On Monday, April 5, Patriots Day, two improvised explosive devices detonated 10 seconds apart near the finish line of the Boston Marathon, killing three people and wounding more than 260. That same day, despite whining, complaining, and hand-wringing about the lack of bipartisanship in Congress and claims that our federal government is broken, the President quietly signed Senate Bill 716.
It is reassuring to learn that Congress can bridge the gaps between the two competing visions of the role government should play in a free society. What a relief to know they could set aside their ideological divide and come together to reach a solution that incorporated the best thinking on both sides. And you thought you could count on one hand the number of times Congress and the President would agree on anything.
The bill they agreed on rolled back key transparency provisions of the Stop Trading on Congressional Knowledge Act, known as the STOCK Act, which was signed into law in April 2012, an election year, in a highly visible signing ceremony where it was said that the legislation would address the “deficit of trust” that divides Washington and the rest of America.
The Senate gutted the disclosure requirements on Thursday evening, the House followed suit the next day and the President signed the bill Monday afternoon.
The STOCK Act, which was written in the wake of a “60 Minutes” segment on insider trading practices in Congress that aired in November 2011, prohibited members of Congress and senior executive and legislative branch officials from trading based on knowledge they obtained as a result of their jobs. It increased transparency by beefing up financial disclosure requirements on stock trades and posting the annual financial disclosure forms filed by federal officials on a publicly available online database.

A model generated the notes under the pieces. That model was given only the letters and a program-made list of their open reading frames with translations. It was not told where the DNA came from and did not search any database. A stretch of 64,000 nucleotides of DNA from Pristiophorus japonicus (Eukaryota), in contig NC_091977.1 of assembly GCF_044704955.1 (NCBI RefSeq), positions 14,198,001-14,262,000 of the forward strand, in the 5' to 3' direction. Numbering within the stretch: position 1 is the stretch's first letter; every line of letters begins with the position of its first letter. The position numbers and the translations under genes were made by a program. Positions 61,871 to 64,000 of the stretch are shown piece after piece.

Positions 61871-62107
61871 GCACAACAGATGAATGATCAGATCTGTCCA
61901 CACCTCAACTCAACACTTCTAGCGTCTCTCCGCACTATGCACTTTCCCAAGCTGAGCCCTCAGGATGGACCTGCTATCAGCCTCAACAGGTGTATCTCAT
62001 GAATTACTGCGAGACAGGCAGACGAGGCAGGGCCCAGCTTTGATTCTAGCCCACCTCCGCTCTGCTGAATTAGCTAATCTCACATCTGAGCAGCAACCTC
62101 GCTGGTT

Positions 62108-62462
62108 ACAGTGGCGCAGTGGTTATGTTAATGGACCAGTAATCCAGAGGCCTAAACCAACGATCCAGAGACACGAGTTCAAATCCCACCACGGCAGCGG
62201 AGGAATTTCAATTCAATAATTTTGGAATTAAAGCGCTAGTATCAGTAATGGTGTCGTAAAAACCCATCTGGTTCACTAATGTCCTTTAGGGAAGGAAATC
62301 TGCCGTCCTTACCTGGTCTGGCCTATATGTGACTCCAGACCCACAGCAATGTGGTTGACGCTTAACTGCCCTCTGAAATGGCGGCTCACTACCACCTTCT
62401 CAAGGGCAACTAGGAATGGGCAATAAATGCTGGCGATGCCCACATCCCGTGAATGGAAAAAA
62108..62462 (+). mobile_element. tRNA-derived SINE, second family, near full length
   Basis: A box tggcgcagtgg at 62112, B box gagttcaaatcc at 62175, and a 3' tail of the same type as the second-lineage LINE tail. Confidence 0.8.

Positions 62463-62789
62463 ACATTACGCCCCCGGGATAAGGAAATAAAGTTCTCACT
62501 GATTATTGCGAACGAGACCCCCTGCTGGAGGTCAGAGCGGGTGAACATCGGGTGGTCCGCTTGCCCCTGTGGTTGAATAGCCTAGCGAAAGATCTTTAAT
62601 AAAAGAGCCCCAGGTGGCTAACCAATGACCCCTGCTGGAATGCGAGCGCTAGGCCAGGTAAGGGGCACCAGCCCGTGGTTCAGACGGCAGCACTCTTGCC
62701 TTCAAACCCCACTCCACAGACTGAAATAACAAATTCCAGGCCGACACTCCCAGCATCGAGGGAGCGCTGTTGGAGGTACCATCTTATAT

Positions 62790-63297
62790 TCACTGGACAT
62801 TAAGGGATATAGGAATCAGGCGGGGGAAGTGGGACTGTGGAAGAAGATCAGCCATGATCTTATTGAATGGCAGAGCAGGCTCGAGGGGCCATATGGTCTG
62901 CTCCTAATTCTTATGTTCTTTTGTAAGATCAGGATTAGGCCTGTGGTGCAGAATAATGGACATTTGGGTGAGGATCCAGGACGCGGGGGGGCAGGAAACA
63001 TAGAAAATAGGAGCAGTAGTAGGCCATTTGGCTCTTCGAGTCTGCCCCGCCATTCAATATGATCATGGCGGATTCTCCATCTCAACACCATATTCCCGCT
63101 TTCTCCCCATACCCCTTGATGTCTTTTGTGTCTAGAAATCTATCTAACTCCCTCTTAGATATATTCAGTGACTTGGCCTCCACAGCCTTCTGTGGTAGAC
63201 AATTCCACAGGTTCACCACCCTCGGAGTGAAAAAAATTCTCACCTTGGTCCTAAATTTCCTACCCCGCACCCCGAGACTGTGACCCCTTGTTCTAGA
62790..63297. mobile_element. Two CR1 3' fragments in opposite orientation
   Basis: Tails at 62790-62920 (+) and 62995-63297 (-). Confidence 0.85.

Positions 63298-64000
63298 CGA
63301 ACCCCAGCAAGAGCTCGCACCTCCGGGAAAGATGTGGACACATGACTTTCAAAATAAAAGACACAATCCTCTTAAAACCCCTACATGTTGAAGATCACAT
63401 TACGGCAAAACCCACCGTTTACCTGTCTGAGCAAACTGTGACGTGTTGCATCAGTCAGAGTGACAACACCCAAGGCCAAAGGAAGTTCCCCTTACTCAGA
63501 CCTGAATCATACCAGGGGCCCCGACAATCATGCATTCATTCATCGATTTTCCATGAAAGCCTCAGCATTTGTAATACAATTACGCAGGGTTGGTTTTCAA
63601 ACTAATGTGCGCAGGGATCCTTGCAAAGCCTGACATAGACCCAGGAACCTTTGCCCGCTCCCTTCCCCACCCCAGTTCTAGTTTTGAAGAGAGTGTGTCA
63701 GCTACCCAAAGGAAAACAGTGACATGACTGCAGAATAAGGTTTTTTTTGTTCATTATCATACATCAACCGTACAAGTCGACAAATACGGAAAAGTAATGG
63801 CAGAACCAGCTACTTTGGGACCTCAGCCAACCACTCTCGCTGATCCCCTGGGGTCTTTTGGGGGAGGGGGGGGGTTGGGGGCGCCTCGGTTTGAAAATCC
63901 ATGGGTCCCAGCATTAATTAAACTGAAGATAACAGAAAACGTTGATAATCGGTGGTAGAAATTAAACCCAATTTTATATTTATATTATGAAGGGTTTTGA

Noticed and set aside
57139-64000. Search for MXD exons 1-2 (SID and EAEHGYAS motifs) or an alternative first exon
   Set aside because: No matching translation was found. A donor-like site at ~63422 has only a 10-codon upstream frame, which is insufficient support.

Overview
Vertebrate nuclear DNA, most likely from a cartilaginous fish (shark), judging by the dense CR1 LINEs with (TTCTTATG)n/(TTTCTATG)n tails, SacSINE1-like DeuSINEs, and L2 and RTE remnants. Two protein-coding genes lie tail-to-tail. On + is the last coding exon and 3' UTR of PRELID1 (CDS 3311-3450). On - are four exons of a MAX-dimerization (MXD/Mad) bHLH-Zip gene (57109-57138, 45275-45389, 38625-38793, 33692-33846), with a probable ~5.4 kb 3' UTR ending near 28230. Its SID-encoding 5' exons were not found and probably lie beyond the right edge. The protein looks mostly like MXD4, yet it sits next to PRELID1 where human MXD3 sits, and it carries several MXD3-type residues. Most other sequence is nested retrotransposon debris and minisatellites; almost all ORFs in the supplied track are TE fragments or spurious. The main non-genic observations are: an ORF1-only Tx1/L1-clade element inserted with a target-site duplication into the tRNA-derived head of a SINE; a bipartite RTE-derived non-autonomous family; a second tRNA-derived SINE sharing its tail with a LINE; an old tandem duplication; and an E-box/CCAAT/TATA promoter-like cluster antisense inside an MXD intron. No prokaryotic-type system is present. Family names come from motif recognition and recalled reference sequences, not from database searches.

Senate Bill 716 gutted the provisions of the STOCK Act that were designed to curb trading by 28,000 senior government officials that was based on market-moving non-public information. Sure, insider trading by members of Congress and federal employees is still prohibited, but the ability to verify that such trades took place has been compromised.
But hey, the legislation is a blessing in disguise. And it is very well disguised.
By unanimous consent, Congress removed the online disclosure requirement for congressional and executive branch staff. Why waste time by asking members to go on record and cast a roll call vote when everyone agrees?
The move clearly violates President Obama’s 2008 campaign promise to allow time for public input by posting every bill Congress passes online for five days before he acts on the legislation. No big deal; it’s not like anyone in government is trying to hide anything.
The new law is a hopeful sign in the wake of all the wretched partisan excess we’ve seen of late. Can progress on gun control, immigration, and the nation’s fiscal woes be far behind?
originally published: May 14, 2013